In early December, 1948, Hancocks had played for England on the left wing, with Stanley Matthews on the right. England beat Switzerland 6-0 at Highbury and the wee winger scored two. He was again chosen in his country’s no 11 shirt the other side of Wolves’ FA Cup final triumph at Wembley, this time in the 4-1 victory over Wales in Cardiff, with Tom Finney on the other flank.

Johnny decided he fancied the left-wing berth at Molineux, made his case to Cullis and chairman James Baker but was told ‘no way’. A certain Jimmy Mullen was doing perfectly nicely in that position after all. Hancocks asked for a transfer and was dropped for a game with Fulham but then reprieved after Smith managed only two matches.

It was in 1951-52 that Smith finally got into double figures with senior appearances in a season (15), with a couple of those played at inside-right. But he struck seven goals from the right wing.

He had exactly the same statistics in 1952-53 but was back to only four games (one goal) the season after. Three of those outings were his first while standing in for Mullen on the left.

Come December, 1953, it looked like Smith was on his way after he asked for a move, seeing no way past Hancocks. There was interest but Wolves wanted £15,000.

Villa were said to be hottest on his trail – but not at that price. The Birmingham Gazette said: “Like Bill Baxter, Smith has suffered from the excellence of his contemporaries.“

Burnley were also keen and it appears Cullis was prepared to let him go at the right price, the manager being quoted as saying: “I don’t expect to have Smith much longer. He is well worth a First Division place and it is only right that he should get his chance.”

Derby made a bid after watching him in a Central League game against Newcastle but it seems that new Rams boss Jack Barker was quoted an asking price of £25,000.

A newspaper on February 2, 1954, said Smith was almost certain to sign for Villa that morning, pointing out his preference for the right flank.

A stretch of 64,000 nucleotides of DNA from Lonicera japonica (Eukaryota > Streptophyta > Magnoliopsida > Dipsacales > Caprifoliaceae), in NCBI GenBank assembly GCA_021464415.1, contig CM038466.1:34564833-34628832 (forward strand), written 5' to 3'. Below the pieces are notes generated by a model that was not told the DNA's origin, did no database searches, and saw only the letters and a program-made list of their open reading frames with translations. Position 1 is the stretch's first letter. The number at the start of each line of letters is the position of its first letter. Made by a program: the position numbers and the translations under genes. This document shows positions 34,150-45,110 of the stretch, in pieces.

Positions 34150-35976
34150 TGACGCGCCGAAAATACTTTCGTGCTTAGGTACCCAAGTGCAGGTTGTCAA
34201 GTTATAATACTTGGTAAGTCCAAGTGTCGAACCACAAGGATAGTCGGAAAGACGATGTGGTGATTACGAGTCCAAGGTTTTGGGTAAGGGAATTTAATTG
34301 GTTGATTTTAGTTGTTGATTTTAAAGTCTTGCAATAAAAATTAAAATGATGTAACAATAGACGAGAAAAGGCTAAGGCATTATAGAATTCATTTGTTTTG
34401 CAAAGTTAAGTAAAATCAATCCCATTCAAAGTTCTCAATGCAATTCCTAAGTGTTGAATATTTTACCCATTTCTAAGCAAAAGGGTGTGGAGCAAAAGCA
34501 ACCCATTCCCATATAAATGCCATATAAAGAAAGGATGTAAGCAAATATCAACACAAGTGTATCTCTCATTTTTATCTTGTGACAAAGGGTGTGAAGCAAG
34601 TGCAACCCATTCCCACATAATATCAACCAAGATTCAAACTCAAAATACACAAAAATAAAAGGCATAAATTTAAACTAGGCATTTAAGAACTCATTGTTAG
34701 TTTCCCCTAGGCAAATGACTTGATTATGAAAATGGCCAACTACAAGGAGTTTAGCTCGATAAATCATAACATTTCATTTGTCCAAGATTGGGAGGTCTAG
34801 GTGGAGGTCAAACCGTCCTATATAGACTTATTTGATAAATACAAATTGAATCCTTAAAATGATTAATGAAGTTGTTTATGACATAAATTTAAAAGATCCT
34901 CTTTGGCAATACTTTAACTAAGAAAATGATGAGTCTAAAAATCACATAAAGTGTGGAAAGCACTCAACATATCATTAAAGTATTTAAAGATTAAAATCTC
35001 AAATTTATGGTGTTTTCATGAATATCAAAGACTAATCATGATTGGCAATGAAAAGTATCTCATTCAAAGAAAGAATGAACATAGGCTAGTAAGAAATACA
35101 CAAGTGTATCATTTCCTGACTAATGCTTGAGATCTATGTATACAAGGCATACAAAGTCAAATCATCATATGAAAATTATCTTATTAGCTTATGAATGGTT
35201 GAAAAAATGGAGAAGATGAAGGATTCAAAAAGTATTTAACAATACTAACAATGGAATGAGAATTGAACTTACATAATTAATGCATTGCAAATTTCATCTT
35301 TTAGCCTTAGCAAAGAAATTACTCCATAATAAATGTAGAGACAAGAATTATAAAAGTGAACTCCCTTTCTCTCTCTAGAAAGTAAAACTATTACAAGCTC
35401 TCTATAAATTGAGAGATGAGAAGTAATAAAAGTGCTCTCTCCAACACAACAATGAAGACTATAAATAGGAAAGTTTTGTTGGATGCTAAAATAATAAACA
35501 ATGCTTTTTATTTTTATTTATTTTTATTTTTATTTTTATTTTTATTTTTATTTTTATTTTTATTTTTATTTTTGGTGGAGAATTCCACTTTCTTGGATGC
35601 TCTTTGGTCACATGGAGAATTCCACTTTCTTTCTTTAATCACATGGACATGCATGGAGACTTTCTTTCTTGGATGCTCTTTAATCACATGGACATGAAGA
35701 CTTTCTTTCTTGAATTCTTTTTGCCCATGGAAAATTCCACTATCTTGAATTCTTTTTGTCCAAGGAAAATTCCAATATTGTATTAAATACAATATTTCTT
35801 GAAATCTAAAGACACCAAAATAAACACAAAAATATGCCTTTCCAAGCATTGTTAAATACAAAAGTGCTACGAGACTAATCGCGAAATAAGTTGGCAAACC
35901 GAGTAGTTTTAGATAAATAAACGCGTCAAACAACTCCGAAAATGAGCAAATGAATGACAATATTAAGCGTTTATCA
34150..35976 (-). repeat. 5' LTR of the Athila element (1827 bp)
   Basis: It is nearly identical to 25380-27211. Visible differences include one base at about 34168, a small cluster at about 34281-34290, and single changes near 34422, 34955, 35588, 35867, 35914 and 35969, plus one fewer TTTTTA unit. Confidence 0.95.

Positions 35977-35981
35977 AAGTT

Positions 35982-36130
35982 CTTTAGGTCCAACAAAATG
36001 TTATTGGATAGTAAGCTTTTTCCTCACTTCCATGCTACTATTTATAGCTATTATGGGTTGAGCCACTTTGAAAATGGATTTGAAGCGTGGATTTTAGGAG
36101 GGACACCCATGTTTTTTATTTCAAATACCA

It was reported to be the third time Villa had attempt to sign him. The first was when he was an amateur during the war and, later, Wolves had supposedly asked too much for him.

But it was fortunate that Wolves hung on to him because he played 34 Division One games in 1954-55 and hit six goals, mostly as a replacement for Mullen in the no 11 shirt. He also played and helped make the winning goal in the famous Molineux victory over Honved in the December.

In September of the following season, Smith and Bert Williams were handed cheques for £750 – their second long-service awards – after bringing up ten years at the club.

Hancocks and Mullen still ruled the roost, though, and with Norman Deeley coming through, it was finally time for Villa to get their man. Smith signed with them on February 2, 1956 for £25,000.

It came as a shock to his new employers to discover that he had a broken little toe on his right foot. But his debut wasn’t delayed and he played all 14 games up to the end of the season, including home and away against Wolves on successive days.

The player married Mavis Taylor at St John’s Church in Halesowen less than two months after his arrival, the couple sticking to their guns despite the club suggesting they put it back. Les compromised, though, and joined up with the Villa party to go to play at Luton the same day.

His new side lost 2-1, with ex-Wolves man Nigel Sims in goal, Bill Baxter at left-half and future Wanderer Peter McParland on the left. Smith was firmly Villa’s right-winger.

And so to May 4, 1957 and the highlight of Smith’s career. With McParland becoming the big bad guy thanks to his shoulder charge on Manchester United’s Ray Wood, Villa beat the Busby Babes 2-1 in the FA Cup final.

Les (left) seated alongside his former Wanderers team-mate Jimmy Dunn at the Molineux launch of David Instone’s 2002 book, Forever Wolves.

Smith also scored twice in a 4-0 home win over Wolves on Easter Monday of that season – two of the 27 goals he netted for the club in 130 appearances. But revenge came for Cullis’s men the next day with a 3-0 victory at Molineux.

Smith was not involved in the FA Cup semi-final meeting of the rival clubs at the end of 1959-60, though. He took a specialist’s advice and called it a day in the February, aged 32, after straining an Achilles tendon against Chesterfield Reserves and being unable to walk properly for several weeks.

Les died at 80 on March 8, 2008 at Mary Stevens Hospice in Stourbridge after many years struggling with throat and bowel cancer. He and Mavis had a son, Nigel, and two grandchildren, Faye and Scott.